So there I was in pink cardigan and full Brazilian, with Mario Testino clicking away, saying, ‘hold your chin up, darling, you’re not eighteen.’ Then I woke up and it was Good Friday. I’ve been reading magazines again. I shouldn’t do it, as they are full of youth and ambition; things that do not vibrate well in my life. On Good Friday I can do with uplifting, not depressing thoughts. It’s not a good idea to dwell on losses. Better, I find, to count the gains. It is still a couple of days to a bar of chocolate.Why do I set myself these challenges, I wonder; it’s not as if I’m religious.
Life has taught me many things; to be grateful, to be optimistic, to count my blessings, use my strengths and never to forget to commit random and secret acts of kindness. I am lucky that money has never been my god. The Joneses never seemed to be to have an appealing lifestyle. No, I follow the wisdom of the Sage of Omaha, Warren Buffet. He says that a good life is about the simple but profound.
I had a mentor once called Dan. He was a tall, beautiful man with the look of a monk. Gay as a goose. He lived a life of profound and thoughtful asceticism and spend his days creating an exquisite garden. He lived on tins of pilchards and pears (not together) and every Friday walked five miles into town to buy a cake from the WI market. This was his treat for the week and he eeked it out until the following Friday. When I visited he always offered me a slice. I don’t think I would have been so generous with my only treat.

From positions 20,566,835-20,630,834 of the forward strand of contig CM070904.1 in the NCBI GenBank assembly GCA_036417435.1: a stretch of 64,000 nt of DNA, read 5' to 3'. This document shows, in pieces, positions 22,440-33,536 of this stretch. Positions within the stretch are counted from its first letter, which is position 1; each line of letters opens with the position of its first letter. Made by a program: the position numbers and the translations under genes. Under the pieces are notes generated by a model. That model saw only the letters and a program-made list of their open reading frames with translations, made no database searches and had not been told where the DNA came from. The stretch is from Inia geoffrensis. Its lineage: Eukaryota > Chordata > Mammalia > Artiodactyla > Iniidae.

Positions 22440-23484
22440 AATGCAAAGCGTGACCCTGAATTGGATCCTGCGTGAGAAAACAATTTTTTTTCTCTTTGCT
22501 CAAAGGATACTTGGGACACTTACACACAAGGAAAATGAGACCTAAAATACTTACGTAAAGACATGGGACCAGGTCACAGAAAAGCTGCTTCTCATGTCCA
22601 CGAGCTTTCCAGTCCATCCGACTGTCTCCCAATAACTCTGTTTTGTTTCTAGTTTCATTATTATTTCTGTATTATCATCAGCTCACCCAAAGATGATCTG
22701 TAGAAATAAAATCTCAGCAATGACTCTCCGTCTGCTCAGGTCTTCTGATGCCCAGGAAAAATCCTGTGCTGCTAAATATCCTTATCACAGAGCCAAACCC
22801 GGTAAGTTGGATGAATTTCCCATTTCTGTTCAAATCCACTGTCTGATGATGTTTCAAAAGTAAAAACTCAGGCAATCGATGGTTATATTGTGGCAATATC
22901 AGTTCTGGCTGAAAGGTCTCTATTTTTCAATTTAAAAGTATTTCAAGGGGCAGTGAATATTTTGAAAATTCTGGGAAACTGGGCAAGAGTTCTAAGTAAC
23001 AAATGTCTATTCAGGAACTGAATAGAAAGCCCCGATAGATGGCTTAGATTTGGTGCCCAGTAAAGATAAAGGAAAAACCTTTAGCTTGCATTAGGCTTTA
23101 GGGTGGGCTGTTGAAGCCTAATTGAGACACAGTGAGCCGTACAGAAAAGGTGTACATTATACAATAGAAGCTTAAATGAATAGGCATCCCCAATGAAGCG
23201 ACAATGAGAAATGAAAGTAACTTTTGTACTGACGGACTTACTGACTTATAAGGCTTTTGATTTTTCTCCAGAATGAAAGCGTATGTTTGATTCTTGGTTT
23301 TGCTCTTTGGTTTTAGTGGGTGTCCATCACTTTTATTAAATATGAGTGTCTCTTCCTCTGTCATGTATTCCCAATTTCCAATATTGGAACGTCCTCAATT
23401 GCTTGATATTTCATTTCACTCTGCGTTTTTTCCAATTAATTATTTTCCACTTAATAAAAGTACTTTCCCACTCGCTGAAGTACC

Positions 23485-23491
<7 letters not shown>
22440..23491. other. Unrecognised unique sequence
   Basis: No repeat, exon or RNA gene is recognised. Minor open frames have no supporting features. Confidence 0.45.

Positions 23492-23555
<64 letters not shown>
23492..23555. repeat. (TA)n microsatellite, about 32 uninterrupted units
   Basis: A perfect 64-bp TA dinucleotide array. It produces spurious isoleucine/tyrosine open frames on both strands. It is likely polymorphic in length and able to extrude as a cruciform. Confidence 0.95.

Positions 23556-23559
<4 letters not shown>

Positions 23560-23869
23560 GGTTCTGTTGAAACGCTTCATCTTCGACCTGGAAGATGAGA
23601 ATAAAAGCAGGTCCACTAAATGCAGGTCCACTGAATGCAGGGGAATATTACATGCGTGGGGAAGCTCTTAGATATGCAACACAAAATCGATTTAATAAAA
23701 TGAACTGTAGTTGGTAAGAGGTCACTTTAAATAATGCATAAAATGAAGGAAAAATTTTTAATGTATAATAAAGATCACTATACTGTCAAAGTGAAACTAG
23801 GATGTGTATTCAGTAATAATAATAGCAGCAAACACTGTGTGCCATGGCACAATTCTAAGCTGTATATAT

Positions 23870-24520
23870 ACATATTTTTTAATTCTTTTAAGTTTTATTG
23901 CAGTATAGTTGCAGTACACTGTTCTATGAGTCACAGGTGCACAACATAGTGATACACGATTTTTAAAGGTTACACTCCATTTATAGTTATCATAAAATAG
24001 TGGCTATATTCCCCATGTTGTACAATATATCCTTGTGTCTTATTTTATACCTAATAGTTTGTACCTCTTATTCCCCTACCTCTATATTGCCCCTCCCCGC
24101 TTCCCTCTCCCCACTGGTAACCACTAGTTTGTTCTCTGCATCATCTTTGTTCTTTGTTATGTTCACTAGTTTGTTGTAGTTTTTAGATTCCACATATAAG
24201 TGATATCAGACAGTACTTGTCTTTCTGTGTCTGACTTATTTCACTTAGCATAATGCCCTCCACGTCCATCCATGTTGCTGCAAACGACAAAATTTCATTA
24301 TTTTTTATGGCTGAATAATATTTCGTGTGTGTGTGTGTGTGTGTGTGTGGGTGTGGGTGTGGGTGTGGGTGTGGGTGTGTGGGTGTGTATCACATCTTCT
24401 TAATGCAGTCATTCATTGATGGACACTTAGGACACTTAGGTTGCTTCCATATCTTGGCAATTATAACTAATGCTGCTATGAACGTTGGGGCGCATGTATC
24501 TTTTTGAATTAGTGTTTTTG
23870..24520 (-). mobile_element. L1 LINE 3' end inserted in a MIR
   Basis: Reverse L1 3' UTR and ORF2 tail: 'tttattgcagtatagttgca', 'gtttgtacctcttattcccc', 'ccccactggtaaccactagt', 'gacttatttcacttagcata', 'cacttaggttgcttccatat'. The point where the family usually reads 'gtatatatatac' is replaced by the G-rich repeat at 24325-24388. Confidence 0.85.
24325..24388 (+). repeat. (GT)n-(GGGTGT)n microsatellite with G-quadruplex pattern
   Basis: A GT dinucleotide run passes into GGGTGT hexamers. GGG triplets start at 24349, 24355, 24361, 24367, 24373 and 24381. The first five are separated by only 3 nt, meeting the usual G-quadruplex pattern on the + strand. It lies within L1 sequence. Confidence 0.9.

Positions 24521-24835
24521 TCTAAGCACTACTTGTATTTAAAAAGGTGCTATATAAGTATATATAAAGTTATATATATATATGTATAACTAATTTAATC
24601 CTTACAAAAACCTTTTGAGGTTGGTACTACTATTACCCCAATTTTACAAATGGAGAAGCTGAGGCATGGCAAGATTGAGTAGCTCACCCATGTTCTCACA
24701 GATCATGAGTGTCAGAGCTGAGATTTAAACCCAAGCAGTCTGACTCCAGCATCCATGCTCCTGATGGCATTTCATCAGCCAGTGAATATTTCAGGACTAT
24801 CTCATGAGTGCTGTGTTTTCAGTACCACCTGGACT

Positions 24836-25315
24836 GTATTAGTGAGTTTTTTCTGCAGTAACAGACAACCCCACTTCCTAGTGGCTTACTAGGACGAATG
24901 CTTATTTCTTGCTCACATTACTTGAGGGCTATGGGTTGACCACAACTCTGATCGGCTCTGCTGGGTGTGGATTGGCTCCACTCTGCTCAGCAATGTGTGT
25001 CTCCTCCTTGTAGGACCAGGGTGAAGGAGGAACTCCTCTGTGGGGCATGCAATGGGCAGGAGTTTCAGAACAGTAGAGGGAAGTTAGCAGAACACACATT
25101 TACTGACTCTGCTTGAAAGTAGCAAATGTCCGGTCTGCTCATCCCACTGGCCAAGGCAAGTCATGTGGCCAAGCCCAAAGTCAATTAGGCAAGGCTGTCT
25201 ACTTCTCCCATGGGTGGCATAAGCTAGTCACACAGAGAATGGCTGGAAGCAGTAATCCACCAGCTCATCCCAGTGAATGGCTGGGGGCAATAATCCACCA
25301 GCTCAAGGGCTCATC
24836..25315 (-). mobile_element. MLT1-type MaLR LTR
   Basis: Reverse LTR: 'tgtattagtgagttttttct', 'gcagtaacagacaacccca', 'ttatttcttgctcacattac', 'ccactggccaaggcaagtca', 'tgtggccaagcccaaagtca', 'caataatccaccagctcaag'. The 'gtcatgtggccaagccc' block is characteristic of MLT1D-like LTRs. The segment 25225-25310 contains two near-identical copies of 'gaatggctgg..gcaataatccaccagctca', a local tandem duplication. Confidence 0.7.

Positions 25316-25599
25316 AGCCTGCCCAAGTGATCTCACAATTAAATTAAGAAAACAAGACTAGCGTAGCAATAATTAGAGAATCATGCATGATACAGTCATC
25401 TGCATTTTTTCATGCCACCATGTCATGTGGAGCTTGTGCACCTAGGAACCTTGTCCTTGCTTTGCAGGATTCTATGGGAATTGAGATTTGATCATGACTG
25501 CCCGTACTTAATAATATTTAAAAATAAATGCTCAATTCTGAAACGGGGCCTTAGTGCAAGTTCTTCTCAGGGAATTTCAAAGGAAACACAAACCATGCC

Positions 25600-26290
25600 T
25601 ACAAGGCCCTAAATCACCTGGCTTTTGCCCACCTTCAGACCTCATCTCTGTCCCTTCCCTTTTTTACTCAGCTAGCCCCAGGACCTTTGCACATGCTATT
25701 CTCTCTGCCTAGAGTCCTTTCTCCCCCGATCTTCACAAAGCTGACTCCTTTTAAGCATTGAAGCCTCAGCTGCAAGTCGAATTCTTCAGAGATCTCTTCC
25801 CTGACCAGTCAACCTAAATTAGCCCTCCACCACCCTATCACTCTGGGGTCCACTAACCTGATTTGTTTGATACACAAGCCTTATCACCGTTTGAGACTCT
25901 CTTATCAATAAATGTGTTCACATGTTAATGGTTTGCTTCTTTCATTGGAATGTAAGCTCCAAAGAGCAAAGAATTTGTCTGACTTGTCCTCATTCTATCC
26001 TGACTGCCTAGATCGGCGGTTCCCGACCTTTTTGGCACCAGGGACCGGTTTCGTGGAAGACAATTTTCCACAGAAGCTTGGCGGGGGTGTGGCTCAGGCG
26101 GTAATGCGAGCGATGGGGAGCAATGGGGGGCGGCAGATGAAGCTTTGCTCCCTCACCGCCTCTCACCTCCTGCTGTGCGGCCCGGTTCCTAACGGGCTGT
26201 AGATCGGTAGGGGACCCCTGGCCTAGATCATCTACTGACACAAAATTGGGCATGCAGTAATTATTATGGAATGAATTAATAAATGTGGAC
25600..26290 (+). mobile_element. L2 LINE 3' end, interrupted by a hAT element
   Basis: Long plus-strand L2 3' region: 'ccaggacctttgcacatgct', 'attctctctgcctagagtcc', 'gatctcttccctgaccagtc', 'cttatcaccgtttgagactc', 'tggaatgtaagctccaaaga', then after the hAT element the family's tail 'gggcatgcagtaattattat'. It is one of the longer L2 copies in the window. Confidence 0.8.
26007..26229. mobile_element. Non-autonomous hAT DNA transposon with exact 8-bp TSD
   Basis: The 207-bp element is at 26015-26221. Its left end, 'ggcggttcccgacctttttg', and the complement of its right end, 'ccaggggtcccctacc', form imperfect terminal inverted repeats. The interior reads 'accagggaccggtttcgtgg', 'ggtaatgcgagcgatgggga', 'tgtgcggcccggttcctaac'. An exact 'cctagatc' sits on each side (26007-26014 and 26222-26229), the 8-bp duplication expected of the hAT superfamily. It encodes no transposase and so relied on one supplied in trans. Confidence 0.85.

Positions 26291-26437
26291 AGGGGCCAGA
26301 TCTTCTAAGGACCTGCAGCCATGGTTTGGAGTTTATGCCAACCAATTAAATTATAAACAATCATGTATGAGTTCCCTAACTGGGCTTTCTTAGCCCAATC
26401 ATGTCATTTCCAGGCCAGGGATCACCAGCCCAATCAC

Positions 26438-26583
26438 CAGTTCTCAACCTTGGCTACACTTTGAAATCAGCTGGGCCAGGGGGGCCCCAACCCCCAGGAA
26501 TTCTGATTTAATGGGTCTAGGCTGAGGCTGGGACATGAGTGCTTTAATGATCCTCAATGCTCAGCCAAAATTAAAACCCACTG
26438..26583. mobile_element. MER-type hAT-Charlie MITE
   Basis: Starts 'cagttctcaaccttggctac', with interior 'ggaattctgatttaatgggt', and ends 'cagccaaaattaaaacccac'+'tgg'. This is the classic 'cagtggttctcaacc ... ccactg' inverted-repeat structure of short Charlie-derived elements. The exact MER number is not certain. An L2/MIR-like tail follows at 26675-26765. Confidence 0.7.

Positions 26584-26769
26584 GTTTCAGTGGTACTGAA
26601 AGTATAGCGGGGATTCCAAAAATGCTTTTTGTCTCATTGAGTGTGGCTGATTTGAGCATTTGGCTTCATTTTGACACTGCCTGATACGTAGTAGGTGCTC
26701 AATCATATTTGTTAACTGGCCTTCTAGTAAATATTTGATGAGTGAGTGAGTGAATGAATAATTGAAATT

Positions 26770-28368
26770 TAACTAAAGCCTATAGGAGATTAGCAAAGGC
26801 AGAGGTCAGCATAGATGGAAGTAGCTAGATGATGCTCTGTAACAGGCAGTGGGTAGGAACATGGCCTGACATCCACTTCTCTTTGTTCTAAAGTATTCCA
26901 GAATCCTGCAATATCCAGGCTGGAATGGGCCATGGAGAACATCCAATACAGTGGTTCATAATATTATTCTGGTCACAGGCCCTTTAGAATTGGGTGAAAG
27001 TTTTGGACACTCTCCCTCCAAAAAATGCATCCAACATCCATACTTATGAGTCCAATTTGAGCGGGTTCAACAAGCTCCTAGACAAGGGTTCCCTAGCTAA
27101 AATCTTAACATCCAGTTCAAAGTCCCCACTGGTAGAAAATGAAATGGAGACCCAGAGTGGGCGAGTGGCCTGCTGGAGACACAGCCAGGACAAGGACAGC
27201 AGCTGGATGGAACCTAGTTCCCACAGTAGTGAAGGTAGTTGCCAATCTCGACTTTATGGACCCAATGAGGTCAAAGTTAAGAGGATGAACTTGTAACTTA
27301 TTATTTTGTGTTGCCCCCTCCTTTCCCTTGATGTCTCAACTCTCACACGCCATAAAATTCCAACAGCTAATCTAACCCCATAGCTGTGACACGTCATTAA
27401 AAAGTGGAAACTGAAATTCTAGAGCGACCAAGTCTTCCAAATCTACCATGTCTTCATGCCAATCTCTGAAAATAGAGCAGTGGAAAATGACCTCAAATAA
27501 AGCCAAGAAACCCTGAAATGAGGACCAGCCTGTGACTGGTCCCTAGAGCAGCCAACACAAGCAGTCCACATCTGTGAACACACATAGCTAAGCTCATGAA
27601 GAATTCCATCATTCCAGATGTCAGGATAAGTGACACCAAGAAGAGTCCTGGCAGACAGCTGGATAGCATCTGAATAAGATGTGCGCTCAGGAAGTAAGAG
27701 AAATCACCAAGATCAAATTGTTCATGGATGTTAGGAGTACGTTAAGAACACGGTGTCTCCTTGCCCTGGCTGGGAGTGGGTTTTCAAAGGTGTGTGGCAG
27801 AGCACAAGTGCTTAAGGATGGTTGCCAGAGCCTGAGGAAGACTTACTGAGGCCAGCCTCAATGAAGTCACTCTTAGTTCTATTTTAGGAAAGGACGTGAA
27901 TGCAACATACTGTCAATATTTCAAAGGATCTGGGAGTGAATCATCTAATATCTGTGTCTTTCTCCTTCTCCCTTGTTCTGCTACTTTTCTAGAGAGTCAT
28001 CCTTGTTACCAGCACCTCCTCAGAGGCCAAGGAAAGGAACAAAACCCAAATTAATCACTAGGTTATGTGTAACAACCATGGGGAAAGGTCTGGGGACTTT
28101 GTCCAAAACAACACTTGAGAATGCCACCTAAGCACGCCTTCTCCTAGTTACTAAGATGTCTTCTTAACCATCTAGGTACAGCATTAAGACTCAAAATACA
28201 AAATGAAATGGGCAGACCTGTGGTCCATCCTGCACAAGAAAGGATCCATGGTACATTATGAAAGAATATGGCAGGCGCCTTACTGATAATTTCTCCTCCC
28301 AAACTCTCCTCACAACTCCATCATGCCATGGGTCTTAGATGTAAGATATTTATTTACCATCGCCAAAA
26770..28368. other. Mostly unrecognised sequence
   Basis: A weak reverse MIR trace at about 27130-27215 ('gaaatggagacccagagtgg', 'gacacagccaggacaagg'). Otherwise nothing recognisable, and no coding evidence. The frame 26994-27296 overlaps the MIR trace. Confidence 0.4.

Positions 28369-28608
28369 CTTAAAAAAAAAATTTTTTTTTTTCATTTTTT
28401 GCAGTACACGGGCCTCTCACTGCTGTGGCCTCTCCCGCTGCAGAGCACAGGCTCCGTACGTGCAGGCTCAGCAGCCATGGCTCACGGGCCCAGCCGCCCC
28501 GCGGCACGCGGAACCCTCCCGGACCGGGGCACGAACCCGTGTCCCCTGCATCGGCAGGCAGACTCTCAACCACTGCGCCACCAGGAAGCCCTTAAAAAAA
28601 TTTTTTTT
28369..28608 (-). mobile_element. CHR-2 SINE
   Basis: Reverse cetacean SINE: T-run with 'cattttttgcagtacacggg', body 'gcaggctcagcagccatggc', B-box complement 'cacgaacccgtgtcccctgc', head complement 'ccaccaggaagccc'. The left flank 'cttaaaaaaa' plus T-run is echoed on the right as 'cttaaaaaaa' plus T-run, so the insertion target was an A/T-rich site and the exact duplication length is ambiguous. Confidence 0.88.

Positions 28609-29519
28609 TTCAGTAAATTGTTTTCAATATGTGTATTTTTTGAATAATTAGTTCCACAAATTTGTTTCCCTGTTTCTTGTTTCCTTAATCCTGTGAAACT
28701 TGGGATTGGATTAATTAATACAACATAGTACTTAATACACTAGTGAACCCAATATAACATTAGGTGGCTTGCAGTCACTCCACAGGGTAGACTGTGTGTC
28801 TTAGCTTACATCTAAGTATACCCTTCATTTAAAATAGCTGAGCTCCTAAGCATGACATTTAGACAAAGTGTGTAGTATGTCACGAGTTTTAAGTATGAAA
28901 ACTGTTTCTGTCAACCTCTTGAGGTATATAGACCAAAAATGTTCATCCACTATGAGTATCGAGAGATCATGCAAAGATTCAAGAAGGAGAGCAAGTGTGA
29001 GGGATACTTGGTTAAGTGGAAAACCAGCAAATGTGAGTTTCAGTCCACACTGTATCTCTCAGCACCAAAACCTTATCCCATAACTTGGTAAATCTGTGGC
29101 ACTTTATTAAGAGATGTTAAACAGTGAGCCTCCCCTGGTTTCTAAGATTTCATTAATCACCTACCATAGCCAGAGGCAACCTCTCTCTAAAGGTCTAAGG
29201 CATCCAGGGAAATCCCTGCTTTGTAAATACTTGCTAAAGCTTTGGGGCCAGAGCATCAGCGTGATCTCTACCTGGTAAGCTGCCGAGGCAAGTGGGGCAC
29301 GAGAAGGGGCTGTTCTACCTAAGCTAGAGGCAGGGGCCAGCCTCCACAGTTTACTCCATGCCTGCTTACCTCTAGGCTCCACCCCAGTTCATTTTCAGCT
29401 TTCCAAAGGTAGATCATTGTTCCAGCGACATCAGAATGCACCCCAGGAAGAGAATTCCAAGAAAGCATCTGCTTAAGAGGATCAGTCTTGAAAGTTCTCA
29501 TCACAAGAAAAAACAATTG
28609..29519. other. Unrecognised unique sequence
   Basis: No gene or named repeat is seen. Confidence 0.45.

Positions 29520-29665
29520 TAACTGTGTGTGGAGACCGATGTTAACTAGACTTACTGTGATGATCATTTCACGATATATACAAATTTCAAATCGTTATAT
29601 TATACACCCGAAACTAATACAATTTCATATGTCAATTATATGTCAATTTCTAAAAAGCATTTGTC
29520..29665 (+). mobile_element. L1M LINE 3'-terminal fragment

When he died his estate was quite bulky, as he had been on a large pension and spent little. His nephews fought over it until what was left also went to lawyers. The last time I drove past his garden, it was a mass of nettles and brambles and there was no evidence at all of his neat and measured life. The home-hewn bootscraper had gone, the yews has grown carbuncles of leaves and the paint was peeling off the fascia boards that he had so lovingly carved. I think Dan would have enjoyed the irony of it all. I can hear him saying, ‘I’m just living out my days’. His life was simple all right and his acceptance of its inevitablity was profound. He reminded me of Teilhard de Chardin or Father Bede Griffiths. One Good Friday years ago, he came to help me shift a statue I have in my garden of a naked male torso. Then, a stone man was the only sort I wanted in my life. Dan said it looked like David Beckham, which kind of clipped its charm. It’s still there looking over its shoulder in a fey sort of way. Maybe it’s simply looking for Dan.